Pulling together great writing, brilliant acting, and brilliant cinematography is the wonderfully disturbing series of confrontations in the Eyrie. What starts out as surprisingly beautiful and touching—Sansa getting to enjoy a lovely snowy trip to the garden—very slowly goes out of control. She bonds with her creepy cousin/fiance Robin (Lino Facioli makes a good spoiled kid, even if he’s not Joffrey) over a snow castle version of Winterfell, only for him to completely flip out and stomp the castle before getting slapped and storming off in a huff. Because it’s Sansa and she can’t have nice things, Petyr shows up to creep on her, and then after getting kissed by her uncle/guardian, Sansa nearly gets thrown out of the Moon Door by her Stark-raving mad aunt Lysa (Kate Dickie is back with a vengeance and gnawing on the furniture for good measure). It’s just a great compounding of problems. With every possible saviour comes another problem, and just when one problem is solved, another problem shows up and shoves aunt Lysa out Chekhov’s Moon Door.
Everyone involved in that little story point, from Favioli and Dickie to Sophie Turner and Aidan Gillen, deserves props for the way they handled that little exchange. It’s refreshing to know that there’s no depth Littlefinger won’t sink to, and Aidan Gillen is great at playing sleazy and prideful. That little smug smirk he gives whenever Littlefinger does something clever has made him the second most slappable face in Westeros after the late King Joffrey; Sophie Turner is able to keep Sansa sweet and kind, even hopeful, despite being as unlucky as a Thomas Hardy character. It’s a tough balance to strike, because by all rights Sansa should have PTSD after all she’s gone through, but it’s her innate goodness that has allowed her to survive her accumulating traumas. That little kernel of hope she keeps hanging onto is what makes her such a sad character. At least Arya can run her tormentors through with Needle, but Sansa just takes her lumps and keeps smiling like Hot Pie during a discussion of gravy.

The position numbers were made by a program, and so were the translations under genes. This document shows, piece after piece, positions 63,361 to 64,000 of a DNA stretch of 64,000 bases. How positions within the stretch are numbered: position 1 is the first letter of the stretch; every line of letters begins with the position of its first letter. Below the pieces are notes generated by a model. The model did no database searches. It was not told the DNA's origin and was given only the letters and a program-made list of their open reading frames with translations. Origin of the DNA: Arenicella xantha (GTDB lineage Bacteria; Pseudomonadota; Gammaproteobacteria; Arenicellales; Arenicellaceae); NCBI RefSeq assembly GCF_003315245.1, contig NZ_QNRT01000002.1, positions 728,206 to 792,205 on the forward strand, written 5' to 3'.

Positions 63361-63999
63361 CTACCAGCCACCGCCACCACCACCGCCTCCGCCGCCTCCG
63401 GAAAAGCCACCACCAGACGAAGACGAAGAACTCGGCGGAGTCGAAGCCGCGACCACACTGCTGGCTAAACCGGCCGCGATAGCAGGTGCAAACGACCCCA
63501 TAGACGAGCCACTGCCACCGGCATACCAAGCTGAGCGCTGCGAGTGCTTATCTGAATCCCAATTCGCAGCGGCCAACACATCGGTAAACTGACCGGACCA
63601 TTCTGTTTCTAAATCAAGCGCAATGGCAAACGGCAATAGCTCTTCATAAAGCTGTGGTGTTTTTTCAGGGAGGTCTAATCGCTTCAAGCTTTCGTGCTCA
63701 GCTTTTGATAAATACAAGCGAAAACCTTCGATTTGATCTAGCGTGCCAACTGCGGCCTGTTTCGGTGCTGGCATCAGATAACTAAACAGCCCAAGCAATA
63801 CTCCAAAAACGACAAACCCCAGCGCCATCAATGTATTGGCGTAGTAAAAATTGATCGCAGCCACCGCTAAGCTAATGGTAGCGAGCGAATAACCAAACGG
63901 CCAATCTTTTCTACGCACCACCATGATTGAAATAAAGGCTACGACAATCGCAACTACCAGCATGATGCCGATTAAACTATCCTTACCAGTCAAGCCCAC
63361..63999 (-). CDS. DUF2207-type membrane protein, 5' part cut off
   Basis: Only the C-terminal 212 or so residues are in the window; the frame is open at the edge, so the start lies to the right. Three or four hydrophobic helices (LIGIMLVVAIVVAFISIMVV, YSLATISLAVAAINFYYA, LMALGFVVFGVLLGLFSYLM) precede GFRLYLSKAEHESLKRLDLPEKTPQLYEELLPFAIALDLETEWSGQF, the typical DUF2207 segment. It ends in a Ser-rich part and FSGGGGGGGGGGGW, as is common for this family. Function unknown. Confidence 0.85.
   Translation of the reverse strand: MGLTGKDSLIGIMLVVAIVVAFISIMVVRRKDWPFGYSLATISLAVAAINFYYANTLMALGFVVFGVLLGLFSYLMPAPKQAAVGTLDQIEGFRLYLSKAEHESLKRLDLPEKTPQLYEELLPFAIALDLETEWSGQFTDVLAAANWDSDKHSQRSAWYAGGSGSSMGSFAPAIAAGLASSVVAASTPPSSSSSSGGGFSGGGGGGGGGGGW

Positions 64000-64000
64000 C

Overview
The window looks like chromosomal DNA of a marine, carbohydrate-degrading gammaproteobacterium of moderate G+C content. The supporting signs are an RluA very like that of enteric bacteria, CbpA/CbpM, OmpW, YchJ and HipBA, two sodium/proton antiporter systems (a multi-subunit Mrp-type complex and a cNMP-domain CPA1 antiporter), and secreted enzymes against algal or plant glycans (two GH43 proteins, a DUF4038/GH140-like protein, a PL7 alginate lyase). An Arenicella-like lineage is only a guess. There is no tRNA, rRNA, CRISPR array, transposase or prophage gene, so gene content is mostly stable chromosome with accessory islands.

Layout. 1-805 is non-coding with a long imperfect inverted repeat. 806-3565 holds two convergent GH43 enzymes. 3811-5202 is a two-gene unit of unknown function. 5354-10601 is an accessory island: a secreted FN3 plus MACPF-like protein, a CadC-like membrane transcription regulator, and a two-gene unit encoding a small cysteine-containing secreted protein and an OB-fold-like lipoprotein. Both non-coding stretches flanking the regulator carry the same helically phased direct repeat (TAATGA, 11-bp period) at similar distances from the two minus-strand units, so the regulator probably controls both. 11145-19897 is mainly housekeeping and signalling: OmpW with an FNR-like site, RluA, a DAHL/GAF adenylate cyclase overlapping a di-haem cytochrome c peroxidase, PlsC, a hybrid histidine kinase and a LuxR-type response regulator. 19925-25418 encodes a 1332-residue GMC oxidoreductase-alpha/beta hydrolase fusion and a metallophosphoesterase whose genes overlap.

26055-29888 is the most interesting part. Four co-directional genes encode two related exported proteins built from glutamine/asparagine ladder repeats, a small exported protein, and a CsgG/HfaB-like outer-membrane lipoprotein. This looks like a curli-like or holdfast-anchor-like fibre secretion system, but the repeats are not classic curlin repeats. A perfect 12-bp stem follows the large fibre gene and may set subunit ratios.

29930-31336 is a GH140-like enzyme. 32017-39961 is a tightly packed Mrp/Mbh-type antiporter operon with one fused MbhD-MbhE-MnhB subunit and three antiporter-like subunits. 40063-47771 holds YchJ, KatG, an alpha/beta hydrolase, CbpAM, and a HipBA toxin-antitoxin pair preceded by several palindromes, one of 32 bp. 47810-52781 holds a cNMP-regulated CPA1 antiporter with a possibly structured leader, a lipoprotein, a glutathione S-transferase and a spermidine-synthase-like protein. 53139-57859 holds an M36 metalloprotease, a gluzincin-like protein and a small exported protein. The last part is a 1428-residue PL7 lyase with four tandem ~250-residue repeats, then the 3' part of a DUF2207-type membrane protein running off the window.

Some emotional torment, a ruthless fight scene with Arya and the Hound dispatching Biter and Rorge, the craziness of Littlefinger, and a new champion for the Lion of Lannister and the Queen Regent… even without adding in the fun of Brienne, Pod, and the returning Hot Pie and it would have been a great episode. It just goes without saying that everything’s better with Hot Pie. It’s always fun to have old friends return.
Game Of Thrones is taking a break next week and will return with episode 8 on Sunday the 1st in the US and Monday the 2nd of June in the UK.
US Correspondent Ron Hogan is glad to see that Hot Pie is back and that his baking skills are better than ever. More wolf cookies, please! A living Hot Pie gives me hope for a happy ending for Pod. Find more by Ron daily at Shaktronics and PopFi.